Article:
Non-Management Unit Bargaining FAQ


The Vermont State Employees’ Association is an alliance of more than 5,500 workers providing quality services across Vermont who are united behind having an even stronger voice in our worksites and at the bargaining table. As a member of the Non-Management Unit (NMU), you are a part of our Union’s largest bargaining Unit.

VSEA members work in a sector that is greatly defined by constantly changing political tides, and our union offers us a strong voice at the State House, much as it does as at the workplace. Because of our union, we are able to advocate at the State House for needed improvements to the services we provide, and we can protect the parts of our services that are working and serving Vermonters well. But the work we are able to do with lawmakers is a supplement to our union’s core work, which is for members in the different Units to periodically team with VSEA staff to bargain a contract with management to ensure our rights and privileges are being upheld in each and every worksite.

Sometimes bargaining is harmonious and sometimes it’s contentious, but the one constant is that Vermont state employees will always be stronger when we work together as a group, as opposed to standing alone.

A Strong Contract Is Our Best Tool To Job Improvement

Historically, every two years, VSEA members enter into a new bargaining session with management to try and negotiate a successor agreement to the existing NMU contract. In the bargaining process, your NMU Team is attempting to clarify, amend and enhance the current contract, and they are working hard to defend our wages and benefits, job security, safety and health, retirement security and workplace dignity and respect. The contract also ensures that NMU workers are receiving fair treatment when it comes to issues of discipline, promotion, professional development, overtime, compensation for time off and maintaining an open process to address workplace concerns.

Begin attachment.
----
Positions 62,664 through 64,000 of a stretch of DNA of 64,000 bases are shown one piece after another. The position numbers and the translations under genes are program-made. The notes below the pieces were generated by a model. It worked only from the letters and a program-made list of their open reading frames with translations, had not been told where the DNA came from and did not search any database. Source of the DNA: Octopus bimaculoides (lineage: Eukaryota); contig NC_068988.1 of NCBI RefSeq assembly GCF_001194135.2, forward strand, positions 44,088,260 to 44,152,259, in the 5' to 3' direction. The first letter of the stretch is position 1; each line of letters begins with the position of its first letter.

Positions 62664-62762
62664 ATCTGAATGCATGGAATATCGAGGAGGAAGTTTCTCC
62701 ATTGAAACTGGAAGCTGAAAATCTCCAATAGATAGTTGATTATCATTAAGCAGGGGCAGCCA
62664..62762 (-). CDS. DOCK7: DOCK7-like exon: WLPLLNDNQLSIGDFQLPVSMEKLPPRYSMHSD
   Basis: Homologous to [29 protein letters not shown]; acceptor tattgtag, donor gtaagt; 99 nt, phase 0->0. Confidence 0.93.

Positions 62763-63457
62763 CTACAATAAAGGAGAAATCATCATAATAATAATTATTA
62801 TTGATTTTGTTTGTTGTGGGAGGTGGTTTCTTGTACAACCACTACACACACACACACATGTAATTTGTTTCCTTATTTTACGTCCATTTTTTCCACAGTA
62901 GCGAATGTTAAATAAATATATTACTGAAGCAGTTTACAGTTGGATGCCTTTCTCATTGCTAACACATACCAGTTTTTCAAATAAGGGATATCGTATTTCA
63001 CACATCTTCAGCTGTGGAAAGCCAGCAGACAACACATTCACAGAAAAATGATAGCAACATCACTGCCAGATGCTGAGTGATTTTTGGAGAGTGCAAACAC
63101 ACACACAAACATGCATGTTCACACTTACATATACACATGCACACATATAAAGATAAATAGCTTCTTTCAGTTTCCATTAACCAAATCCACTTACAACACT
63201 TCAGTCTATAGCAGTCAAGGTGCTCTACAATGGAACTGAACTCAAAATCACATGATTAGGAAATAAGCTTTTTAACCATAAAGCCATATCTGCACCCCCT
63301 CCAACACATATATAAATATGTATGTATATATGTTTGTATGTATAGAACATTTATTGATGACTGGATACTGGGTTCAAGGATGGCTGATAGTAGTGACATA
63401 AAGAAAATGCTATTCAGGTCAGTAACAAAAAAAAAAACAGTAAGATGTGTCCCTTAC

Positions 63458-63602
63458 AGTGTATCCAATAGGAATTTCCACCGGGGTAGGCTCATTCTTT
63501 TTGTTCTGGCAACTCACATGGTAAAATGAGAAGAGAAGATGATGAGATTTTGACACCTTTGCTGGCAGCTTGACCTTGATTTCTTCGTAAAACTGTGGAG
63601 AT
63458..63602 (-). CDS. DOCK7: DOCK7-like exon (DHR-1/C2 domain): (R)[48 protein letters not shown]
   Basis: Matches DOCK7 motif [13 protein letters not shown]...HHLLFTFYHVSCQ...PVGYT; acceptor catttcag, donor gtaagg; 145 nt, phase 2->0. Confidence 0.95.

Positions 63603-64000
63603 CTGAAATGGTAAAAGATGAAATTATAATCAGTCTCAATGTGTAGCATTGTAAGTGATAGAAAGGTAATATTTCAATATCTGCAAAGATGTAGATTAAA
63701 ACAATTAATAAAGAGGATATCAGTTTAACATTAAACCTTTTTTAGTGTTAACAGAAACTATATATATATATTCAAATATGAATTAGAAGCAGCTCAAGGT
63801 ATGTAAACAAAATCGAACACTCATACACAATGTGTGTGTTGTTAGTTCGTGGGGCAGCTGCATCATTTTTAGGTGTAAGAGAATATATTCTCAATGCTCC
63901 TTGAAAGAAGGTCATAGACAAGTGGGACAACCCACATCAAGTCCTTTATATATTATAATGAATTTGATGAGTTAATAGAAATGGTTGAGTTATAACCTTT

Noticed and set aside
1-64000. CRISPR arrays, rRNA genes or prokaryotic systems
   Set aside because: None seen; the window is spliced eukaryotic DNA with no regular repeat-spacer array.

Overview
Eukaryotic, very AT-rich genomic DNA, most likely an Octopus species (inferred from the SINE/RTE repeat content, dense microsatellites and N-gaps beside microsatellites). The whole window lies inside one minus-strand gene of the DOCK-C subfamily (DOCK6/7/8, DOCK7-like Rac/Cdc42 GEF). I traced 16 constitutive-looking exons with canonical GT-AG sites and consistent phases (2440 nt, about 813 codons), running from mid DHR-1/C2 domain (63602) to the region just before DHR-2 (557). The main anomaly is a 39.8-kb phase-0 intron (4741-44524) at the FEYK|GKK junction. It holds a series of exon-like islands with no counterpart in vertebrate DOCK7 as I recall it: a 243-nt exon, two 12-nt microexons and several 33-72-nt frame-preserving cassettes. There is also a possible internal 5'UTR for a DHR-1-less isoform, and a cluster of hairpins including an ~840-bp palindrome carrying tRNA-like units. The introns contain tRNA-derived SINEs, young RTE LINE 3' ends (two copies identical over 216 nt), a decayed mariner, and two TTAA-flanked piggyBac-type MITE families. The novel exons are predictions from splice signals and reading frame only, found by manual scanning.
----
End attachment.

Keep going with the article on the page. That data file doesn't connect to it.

Your NMU Bargaining Team is committed to working hard during upcoming negotiations to enhance our existing contract, and we welcome the help and support of VSEA NMU members throughout the bargaining process.

Contract Bargaining Provides Us Real Voice About Decisions Impacting
Our Work

As VSEA NMU members, we belong to a union, and because of that important distinction, we have a legal right to a seat at the table and a voice in many of the decisions being made that affect our day-to-day jobs. We are not simply at the mercy of the State; a hard lesson many public employees across America are unfortunately now learning the hard way.

But it takes constant vigilance and work to defend our rights and be active participants in the decision-making process, and we’re fortunate that VSEA enables us to do this work. Because more VSEA members are protected by the NMU contract than in any other VSEA Unit, the collective voice of the NMU Bargaining Team must be strong. Thousands of state employees are looking to the Team to be their voice at the table when it comes to protecting NMU wages, benefits, working conditions and other rights and privileges. A strong collective voice at the table is not only good for NMU members, it’s also good for many other working Vermonters, who are looking to VSEA members to raise the bar higher.

Commonly Asked Questions

Q: What is the bargaining process?

There are several different phases of the bargaining process. The first phase is where we have the most influence and the where we strive to reach a tentative agreement with the State.

Step 1: Direct bargaining with the State of Vermont: NMU Bargaining Team meets with the Administration’s team. Proposals are exchanged across the table and the bargaining process begins.

* (a) Whenever the representatives of a collective bargaining unit and the representative of the employer, after a reasonable period of negotiation reach an impasse during the course of collective bargaining on subjects defined in section 904 of this title, the board, upon petition of either or both parties, may authorize the parties to submit their differences to mediation. The board shall within five days appoint a mediator who shall communicate with the employer and the employees or their representatives and endeavour by mediation to obtain an amicable settlement. Any mediator so appointed shall be a person of high standing in no way actively connected with labor or management.